Slow down. Focus. Eliminate distractions. Make priorities and keep them. Because the more extraneous details you get tangled up in, the better your chances are for missing the point completely. And not only will you miss the chance, you may end up doing something out of character. You may end up hurting someone.

God is a God of second chances, yes, and I’m thankful for that. I’m more thankful for that than I have ever been. And when we screw up, He’s there with forgiveness. But if you know the truth, why live like you don’t? If you know the difference between distraction and importance, why choose the one that will waste time?

Mulberries - Safe Haven Farm, Haven, KS

Remember what God has done

We are forgetful people, and we live in a forgetful culture. I don’t think we forget on purpose. There are many times I truly believe we just get so busy and our brains get so full that forgetfulness just comes naturally. But it sure isn’t purposeful. I forget things all the time, but mainly that’s because I’m running around like a crazy person.

Example: I forgot to post yesterday. Did I do it on purpose? Not at all. My flight got into Wichita about 12:30 in the morning Wednesday, I slept for a few hours, and I work up and went to work. Posting a devo completely slipped my mind until later in the afternoon.

Mulberries - Safe Haven Farm, Haven, KS

Mulberries – Safe Haven Farm, Haven, KS

Today’s verse is 1 Samuel 12:24.

But be sure to fear the Lord and faithfully serve him. Think of all the wonderful things he has done for you.

God has provided so many things for me. Sometimes it’s tempting to believe that we have gotten all that we have through our own intellect or our own skills, but that’s just pride talking. Any good thing in my life has come from God, and I have a lot of good things.

But I take everything for granted, I think. My friends. My family. My job. My house. Because on the bad days, I feel like I have nothing, and I feel like God isn’t working at all, and I start to wonder if He really keeps His promises.

I don’t know why He puts up with me.

He’s so much more patient than I am. If I had been half as good to someone else as He has been to me and they treated me like I treat Him, I would have given up years ago. But not God. His love baffles me.

Today’s verse actually comes out of a similar situation. The people of Israel, who God had chosen and blessed and taken care of and rescued and all that jazz over and over and over again for generations, had decided that they wanted a king other nations could see instead of an All-Powerful, All-Knowing, Always-There God they couldn’t. Samuel, their High Priest who served as God’s mouthpiece, told them they were making a mistake, but they were insistent.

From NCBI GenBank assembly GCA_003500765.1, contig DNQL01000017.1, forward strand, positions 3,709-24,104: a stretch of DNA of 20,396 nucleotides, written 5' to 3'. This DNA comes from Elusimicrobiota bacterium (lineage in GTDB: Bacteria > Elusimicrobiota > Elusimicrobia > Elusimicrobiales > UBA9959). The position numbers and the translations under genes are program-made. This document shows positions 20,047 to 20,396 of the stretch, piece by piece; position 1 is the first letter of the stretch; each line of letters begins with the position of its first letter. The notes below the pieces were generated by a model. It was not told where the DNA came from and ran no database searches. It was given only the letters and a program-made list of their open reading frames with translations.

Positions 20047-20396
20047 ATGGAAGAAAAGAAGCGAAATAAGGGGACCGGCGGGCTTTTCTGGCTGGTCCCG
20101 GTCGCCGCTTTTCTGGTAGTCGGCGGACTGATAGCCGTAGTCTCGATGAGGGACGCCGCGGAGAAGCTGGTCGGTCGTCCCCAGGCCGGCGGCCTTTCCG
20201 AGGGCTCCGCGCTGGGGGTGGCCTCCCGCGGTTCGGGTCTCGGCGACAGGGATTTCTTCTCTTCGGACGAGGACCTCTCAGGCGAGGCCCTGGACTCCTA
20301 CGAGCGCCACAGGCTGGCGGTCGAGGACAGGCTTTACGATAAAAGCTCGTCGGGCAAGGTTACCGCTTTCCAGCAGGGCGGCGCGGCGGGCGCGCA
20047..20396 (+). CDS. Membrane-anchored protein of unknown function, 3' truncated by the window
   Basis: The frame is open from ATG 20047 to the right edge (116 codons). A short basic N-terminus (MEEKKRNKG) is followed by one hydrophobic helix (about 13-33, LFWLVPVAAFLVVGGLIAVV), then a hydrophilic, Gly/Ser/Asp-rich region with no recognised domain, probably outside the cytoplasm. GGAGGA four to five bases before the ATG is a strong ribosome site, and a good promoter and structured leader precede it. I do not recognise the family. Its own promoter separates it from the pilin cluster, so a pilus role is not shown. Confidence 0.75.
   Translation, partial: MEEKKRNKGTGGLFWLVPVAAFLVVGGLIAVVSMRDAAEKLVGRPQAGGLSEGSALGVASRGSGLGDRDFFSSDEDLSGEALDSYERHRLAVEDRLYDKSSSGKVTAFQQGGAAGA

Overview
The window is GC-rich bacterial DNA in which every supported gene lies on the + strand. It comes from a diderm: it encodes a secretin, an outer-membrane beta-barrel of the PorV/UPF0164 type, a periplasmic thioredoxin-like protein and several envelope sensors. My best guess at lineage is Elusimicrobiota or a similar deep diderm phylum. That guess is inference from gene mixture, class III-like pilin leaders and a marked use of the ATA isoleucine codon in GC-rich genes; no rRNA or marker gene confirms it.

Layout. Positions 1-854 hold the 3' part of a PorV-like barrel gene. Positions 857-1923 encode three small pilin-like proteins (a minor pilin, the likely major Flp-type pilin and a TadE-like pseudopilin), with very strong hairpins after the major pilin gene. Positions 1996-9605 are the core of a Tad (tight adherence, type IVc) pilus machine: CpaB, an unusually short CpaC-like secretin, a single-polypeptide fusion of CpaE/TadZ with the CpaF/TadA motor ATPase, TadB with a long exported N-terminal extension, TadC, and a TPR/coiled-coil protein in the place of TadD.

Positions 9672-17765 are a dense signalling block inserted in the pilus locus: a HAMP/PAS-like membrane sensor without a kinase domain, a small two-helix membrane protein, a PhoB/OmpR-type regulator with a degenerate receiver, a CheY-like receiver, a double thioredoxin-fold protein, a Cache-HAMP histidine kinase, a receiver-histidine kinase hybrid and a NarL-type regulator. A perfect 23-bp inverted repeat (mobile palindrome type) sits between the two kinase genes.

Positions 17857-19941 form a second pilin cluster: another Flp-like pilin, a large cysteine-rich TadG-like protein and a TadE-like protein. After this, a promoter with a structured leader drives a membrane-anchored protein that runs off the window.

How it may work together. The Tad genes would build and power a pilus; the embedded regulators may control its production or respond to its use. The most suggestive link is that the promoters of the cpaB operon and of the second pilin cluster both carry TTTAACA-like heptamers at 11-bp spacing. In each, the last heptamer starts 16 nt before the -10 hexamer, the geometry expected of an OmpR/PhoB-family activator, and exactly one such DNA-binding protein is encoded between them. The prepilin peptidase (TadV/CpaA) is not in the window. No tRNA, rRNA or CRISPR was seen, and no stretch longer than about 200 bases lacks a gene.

So God gave them what they wanted. A king who looked good but didn’t have much going on inside, but that’s a different story. What is interesting to me is how God reacted in the first place.

If you have a chance, read 1 Samuel 12. Samuel stands up in front of the people of Israel and reminds them of everything God has done for them. And he warns them that if they forget God and how He cared for them that they would have to endure some suffering until they remember who God is.

Throughout Scripture, God has always demonstrated His love and faithfulness for the people of Israel. The Old Testament is brimming with stories of how God rescued them from danger and how they turned around and forgot him a short time later. And as a child, I used to think that they were the stupidest people on the planet. But am I much different?

God has opened doors for me that I could never have opened on my own. He has provided a comfortable place for me to live that I could never have provided for myself. He has given me a wonderful family, incredible friends, etc. etc. etc. So many good things. And after He has saved me and rescued me and given me more blessings than I can handle, I turn around and forget and start worrying about tomorrow. 

I’m just as bad as the children of Israel. And God is just as faithful to me as He was to them.

Forgetting is dangerous. Because if we forget where our blessings come from, we’ll start thinking we did it ourselves. And then when trouble comes again, we’ll rely on ourselves. And there’s no power there.

Samuel warned the people of Israel not to forget God. And maybe that generation listened, but the generation afterward didn’t get the memo. And even the king himself wasn’t paying much attention. And God was forced to remind them.

It works the same way in our lives. So don’t forget. Or God will have to remind us who He is.